SAN JOSE — An advanced battery maker has opened a new engineering hub in San Jose in a move that enables the energy company to expand its Silicon Valley operations.
Sakuu has opened an engineering hub in south San Jose where it will conduct 3-D printing of cutting-edge solid-state batteries that can be used in electric vehicles and other applications.
The new complex, which Sakuu describes as a “state-of-the-art” facility, is located at 5500 Hellyer Ave. and occupies a building that totals 79,000 square feet and is a short distance from the company’s headquarters at 5870 Hellyer Ave.
The engineering hub is expected to accommodate 115 Sakuu employees by the January-through-March first quarter of 2023, the company said.
“Sakuu is committed to building an extremely talented workforce that wants to be part of our reinvention of sustainable energy production,” said Robert Bagheri, Sakuu’s chief executive officer and founder.
The company focuses on two lines of work, which both are expected to be bolstered through the new south San Jose engineering center:
— One line of business is the high-volume production of batteries that can be used in green energy uses such as electric vehicles.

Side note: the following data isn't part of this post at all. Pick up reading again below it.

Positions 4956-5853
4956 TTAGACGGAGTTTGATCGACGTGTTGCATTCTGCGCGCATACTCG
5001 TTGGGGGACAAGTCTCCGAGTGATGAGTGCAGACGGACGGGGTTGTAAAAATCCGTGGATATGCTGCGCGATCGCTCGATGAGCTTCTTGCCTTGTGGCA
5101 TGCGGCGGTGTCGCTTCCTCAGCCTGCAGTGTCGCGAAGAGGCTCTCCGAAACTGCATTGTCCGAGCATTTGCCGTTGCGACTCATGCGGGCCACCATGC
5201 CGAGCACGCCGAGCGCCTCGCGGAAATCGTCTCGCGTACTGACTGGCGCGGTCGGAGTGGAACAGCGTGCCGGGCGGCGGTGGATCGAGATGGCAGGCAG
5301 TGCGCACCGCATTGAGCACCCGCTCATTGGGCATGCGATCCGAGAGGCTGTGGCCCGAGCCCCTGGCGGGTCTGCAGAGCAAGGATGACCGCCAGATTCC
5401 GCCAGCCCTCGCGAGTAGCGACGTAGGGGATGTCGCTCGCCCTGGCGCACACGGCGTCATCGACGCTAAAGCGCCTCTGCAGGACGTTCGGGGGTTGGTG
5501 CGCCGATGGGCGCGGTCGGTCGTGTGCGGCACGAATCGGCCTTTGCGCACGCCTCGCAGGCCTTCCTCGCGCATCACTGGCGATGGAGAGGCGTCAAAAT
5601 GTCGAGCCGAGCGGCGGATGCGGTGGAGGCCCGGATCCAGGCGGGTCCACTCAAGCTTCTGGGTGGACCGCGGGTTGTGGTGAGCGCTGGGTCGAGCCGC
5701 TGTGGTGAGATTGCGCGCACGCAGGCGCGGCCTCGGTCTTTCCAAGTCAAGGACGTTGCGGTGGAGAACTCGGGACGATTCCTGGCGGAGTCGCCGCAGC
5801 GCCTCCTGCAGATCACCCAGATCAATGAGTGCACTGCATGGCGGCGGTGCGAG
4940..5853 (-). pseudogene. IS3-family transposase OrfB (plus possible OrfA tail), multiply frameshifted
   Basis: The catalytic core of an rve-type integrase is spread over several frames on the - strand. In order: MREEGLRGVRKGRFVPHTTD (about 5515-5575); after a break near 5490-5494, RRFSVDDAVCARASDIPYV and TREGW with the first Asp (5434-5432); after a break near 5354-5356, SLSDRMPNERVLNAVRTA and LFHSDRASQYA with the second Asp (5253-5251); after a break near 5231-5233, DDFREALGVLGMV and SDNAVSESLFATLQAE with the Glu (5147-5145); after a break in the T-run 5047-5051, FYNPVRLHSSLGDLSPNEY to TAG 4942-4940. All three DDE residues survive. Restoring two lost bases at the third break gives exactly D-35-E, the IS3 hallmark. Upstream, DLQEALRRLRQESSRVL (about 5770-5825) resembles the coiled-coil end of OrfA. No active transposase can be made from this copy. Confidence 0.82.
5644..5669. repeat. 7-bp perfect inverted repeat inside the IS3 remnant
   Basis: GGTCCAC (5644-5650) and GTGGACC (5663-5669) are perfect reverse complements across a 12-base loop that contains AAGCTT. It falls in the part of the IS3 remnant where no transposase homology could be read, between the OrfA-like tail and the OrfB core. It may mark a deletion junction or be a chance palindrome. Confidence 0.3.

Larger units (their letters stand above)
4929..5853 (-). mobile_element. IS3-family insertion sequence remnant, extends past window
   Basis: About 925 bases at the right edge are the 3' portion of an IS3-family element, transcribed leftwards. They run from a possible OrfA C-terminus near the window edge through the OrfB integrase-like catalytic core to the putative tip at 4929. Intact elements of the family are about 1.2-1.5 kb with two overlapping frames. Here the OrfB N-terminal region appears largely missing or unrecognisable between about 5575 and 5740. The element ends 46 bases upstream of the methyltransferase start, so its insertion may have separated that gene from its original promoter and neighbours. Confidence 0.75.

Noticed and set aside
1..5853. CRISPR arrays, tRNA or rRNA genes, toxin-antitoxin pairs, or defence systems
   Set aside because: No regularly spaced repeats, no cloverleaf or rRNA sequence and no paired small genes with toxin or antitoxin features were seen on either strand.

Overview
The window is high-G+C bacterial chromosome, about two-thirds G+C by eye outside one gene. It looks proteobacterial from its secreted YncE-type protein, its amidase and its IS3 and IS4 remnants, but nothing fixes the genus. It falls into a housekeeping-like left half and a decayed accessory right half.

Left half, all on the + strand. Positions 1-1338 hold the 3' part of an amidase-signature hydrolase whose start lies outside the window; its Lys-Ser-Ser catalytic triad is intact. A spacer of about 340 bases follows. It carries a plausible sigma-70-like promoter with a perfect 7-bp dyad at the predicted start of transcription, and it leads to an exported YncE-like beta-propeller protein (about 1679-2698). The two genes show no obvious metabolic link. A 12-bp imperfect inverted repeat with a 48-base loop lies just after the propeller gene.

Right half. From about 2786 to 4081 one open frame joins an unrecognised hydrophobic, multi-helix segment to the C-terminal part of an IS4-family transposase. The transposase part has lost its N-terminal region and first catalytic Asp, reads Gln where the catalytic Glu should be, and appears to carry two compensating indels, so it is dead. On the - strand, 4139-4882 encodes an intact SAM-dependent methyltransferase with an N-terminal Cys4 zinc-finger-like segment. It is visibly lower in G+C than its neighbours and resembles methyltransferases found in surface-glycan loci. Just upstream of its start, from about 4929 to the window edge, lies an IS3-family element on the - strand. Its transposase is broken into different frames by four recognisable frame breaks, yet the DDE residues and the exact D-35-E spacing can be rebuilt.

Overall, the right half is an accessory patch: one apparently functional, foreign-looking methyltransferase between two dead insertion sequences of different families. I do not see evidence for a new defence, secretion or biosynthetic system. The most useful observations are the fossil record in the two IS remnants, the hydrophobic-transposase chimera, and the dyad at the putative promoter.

— The other is the use of the 3-D printing technologies that could encourage advanced applications in sectors such as aerospace, automotive, consumer electronics, the Internet of Things and medical devices.
“We are in a rapid growth phase due to strong demand for our forthcoming printed batteries,” said Sean Sharif, Sakuu’s vice president of global supply chain and logistics.
Sakuu has landed two major rounds of venture financing that together total $62 million, the company stated. The financing consists of a $50 million Series A funding round in 2021 and a $12 million follow-up round in 2022.
“Full commercialization and volume production of solid-state batteries” are expected to result from the latest venture financing round, the company stated.
The new Sakuu engineering hub will accommodate the company’s battery, engineering, material science, research and advanced manufacturing endeavors. The engineering center also will pave the way for the company’s first gigafactory powered by Sakuu’s 3D printing platform, which is being called Sakuu G-One.
Sakuu will use the new San Jose engineering hub to train employees to operate the company’s future gigafactories that will produce batteries for electric vehicles on a mass scale.
“The facility will allow our teams to fine-tune all aspects of our battery printing technologies to enable swift deployment of our gigafactories,” Sharif said.